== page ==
Growers are being urged to sign an NFU letter to the immigration minister highlighting concerns over visas for seasonal farm workers.
The letter calls for reassurances on the future of the seasonal workers scheme as the industry sees soaring energy costs and a lack of workers to pick crops.
The NFU says this is posing a 'serious threat' to the future of the UK’s fruit and vegetable industry.
The union's letter explains that securing sufficient seasonal labour remains an 'acute challenge' for the sector.
NFU data shows that shortages peaked at 40% in the spring and have averaged 15% across the year to date.
The letter, which is being sent to Immigration Minister Robert Jenrick, needs farmers and growers to sign it before 29 November.
NFU Deputy President Tom Bradshaw said there was a need for 'urgent clarity' on the number of visas amid concerns that government commitments would fall short of what was needed.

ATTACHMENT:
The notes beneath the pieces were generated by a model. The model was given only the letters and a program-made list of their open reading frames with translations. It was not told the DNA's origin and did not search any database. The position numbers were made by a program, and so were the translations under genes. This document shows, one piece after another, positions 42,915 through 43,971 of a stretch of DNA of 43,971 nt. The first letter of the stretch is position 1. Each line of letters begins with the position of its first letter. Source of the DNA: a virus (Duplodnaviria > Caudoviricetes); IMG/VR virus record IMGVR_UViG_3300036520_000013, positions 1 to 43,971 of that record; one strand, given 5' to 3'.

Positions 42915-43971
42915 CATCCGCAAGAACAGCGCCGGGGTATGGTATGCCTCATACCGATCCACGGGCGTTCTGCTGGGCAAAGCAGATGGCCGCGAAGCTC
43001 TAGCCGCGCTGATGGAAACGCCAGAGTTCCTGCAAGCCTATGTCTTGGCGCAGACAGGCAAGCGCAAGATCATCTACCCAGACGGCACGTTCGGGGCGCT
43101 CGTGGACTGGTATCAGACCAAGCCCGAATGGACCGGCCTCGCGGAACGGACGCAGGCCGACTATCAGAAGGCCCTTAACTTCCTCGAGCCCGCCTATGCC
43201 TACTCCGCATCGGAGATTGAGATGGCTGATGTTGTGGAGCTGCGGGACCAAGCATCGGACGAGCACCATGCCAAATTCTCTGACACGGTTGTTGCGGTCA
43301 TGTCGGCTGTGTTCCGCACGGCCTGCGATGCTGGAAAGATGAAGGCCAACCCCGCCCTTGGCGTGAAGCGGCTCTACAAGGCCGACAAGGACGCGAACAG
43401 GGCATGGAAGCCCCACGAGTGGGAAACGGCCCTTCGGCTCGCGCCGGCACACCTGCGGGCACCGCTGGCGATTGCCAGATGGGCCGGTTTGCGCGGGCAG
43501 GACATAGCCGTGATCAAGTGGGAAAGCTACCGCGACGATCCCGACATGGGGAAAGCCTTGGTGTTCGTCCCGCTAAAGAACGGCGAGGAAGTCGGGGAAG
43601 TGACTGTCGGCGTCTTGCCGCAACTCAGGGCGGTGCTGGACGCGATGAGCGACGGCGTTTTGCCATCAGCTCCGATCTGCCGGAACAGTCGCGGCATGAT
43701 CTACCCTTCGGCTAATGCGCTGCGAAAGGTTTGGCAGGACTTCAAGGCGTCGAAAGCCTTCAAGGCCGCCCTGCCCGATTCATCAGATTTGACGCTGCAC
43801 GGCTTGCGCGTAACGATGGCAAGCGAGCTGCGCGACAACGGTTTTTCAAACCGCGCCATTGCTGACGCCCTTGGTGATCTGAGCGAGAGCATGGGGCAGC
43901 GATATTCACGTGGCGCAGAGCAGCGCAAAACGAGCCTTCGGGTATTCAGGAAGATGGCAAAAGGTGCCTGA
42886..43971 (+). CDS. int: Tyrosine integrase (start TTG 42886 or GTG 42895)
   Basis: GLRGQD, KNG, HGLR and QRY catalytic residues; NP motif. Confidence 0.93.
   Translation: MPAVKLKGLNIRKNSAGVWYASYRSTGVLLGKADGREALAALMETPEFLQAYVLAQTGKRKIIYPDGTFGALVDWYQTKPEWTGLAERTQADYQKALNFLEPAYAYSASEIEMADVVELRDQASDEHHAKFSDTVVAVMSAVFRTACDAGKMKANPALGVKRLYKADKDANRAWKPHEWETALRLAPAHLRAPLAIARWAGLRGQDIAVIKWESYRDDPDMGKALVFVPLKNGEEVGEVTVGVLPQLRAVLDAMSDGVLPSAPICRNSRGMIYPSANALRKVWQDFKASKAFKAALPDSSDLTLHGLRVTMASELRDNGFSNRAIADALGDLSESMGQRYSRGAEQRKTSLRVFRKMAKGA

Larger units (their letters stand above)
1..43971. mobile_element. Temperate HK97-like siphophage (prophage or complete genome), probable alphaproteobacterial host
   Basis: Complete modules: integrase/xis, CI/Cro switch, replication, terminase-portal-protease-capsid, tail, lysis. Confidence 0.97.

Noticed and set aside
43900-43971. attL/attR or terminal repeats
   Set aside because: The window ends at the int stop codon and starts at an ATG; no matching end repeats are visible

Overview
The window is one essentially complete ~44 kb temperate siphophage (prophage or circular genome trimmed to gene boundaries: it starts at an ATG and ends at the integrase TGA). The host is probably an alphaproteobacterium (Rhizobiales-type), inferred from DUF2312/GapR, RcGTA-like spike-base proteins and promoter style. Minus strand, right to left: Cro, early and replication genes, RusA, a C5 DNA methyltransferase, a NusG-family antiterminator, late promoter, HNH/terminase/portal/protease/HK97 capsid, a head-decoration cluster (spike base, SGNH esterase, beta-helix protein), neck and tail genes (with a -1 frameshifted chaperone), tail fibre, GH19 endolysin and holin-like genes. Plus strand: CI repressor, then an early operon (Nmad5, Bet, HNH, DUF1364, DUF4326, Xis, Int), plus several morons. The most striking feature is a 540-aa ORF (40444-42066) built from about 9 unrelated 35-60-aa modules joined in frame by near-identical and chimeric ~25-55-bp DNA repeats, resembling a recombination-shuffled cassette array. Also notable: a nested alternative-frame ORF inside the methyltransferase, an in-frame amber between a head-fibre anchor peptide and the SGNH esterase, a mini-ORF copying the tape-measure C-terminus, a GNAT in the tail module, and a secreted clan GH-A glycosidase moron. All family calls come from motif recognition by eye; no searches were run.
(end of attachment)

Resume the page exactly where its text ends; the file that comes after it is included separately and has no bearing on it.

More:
"The news that the Seasonal Workers Scheme is guaranteed to 2024 was a welcome boost for growers last year," he said.
"However, we remain concerned that the number of visas available are not sufficient to prevent further crop losses and a continued fall in UK production.
"We need urgent clarity on the scheme and a much more collaborative relationship between the Home Office and the NFU to find solutions."
The horticulture sector has been particularly impacted by workforce shortages, with UK fruit and vegetables, plants and flowers going unpicked.
The NFU's letter says this has led to a significant financial loss for British producers, as well as perfectly edible food being wasted.
While the government’s own food strategy includes an ambition for growth in horticulture, the letter warns that domestic production is currently falling at a worrying rate and is way below its potential.